Okay, seriously … do you REALLY want a dog?
This may sounds like a stupid question, but it’s still worth asking. If you’ve ever decided to create a search for the word ‘dog’ on twitter, you’ll see a tons of people, ranging from teenagers to lonely bachelors and bored housewives declare to the world “I want a dog!!!”
Sure, the thought of rescuing a bright eyed, long tailed, innocent looking pooch can melt even Medusa’s heart…assuming she was real and even had one. And who couldn’t benefit from the constant adoration and companionship of the only animal worthy enough to be titled Man’s Best Friend?
But there’s a completely different side to dog ownership that most people forget to consider before they bring home the new member of the family. So, before you take the plunge into dog ownership, ask yourself these questions:
- Do I really want to come home to stains in the carpet after a long day at work?
- Am I ready to lay chicken wire by my fence so that my dog can’t dig under it to escape?
- Am I ready to entrust my backyard to a creature who loves to dig and chew?
- Do I want to spend a few moments every day picking up pieces of trash that’s torn and scattered all over the house?
- Am I ready to put my stuff away or at least keep it out of reach so that the dog can’t chew on it or otherwise destroy it?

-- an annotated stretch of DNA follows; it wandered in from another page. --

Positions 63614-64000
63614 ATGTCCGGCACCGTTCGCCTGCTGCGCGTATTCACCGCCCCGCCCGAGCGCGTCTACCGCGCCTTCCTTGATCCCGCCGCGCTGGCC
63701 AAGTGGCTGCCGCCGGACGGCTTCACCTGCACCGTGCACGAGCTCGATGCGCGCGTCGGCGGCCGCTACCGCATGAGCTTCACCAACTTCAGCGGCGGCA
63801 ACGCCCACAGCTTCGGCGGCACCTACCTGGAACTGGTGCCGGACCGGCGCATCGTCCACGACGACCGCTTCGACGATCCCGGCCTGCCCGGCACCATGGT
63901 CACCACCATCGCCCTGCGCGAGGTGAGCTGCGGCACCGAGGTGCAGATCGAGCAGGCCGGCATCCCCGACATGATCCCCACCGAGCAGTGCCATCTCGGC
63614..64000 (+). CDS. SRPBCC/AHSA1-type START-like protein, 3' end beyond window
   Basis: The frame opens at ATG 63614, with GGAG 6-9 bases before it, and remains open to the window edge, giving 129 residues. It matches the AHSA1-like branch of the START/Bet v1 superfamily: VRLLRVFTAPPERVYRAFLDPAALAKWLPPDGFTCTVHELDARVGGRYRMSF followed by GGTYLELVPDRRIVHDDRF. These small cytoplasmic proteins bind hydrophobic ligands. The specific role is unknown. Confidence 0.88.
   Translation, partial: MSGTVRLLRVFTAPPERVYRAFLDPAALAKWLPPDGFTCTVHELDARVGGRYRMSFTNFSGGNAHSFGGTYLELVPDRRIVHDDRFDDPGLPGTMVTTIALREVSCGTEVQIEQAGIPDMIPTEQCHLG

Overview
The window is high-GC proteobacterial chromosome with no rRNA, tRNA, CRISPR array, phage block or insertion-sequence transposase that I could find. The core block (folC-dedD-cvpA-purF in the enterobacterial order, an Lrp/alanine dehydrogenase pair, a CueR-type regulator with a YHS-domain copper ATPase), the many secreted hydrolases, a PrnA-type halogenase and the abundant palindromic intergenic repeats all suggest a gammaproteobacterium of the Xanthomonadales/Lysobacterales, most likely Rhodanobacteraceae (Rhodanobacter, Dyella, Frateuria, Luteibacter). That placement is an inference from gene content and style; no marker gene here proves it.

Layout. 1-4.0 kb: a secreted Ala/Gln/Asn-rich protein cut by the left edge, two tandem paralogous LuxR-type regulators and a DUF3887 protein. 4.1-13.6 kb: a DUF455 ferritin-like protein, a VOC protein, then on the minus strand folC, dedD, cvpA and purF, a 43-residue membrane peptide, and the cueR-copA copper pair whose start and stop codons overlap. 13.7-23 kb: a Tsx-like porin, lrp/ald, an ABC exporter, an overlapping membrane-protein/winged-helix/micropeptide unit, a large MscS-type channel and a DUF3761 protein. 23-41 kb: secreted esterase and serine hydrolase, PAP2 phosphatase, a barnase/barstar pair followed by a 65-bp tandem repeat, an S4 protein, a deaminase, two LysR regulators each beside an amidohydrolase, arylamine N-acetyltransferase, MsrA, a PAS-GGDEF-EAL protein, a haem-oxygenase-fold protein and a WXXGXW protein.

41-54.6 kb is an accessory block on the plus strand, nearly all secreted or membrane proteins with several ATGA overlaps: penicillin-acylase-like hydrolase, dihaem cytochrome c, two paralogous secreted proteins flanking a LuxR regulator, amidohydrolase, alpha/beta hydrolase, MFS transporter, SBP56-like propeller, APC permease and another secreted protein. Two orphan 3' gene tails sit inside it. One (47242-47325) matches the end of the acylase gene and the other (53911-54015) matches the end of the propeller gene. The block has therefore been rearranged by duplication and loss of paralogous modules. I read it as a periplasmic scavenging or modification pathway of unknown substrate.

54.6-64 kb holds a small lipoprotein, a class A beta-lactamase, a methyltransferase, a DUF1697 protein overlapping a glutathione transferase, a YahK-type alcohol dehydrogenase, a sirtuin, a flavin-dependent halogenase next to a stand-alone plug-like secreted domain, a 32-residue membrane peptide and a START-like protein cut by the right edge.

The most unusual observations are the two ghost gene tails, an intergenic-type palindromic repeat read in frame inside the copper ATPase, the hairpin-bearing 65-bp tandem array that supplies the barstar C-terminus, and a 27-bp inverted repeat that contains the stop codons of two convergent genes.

- Do I want a dog that jumps up on me the moment I walk through the door?
- Do I want to get up in the middle of the night to let the dog outside if he needs to pee?
- Do I want to hear the sound of loud barking in conjunction with the doorbell?
- Am I ready for my couch, recliner and even my bed to become giant chew toys?
- Do I sincerely want to dragged around the neighborhood like a bad guy in an old western whenever my dog is ready to go for a walk?
If you have answered NO to any of these questions, then you are in good company. But the fact remains that people continually purchase or adopt dogs and run into these exact same issues. In fact, this is why so many dogs are re-homed or surrendered to the animal shelter.
So, before you adopt a dog and force him into the same terrible fate that many family dogs end up facing, you need to be able to plan for it’s arrival and it’s future.
It’s imperative that you ask yourself if you have the time and money to:
- train the dog.
- prepare for the dog. This means dog-proofing your house and yards so the new dog can do as little damage as possible.
- exercise the dog properly (a tired dog is a happy dog) and
- put the dog on a GOOD diet. And by good diet, I don’t mean the cheapest 50 lb bag at the grocery store. What your dog eats is just as important as how he is trained, because both have a profound effect on his health, attitude and overall well being.
If you realize that you don’t have the time and money for the factors mentioned above, then this is not the right time for you to have a dog. This doesn’t mean that you can’t have one in the near future, nor does it mean that you shouldn’t consider a lower maintenance pet, like a cat, lizard or goldfish.
It’s easy to give into the impulse of rescuing a dog, but if you don’t have the resources for it, then don’t. You’ll quickly go from “YAY! I got a new puppy!” to “How the hell can I get rid of this dog?!”
Trust me, I see it all the time. And if you can’t afford to hire a dog trainer (aka: ME) to fix your dog’s issue, then you can’t afford to have a dog either.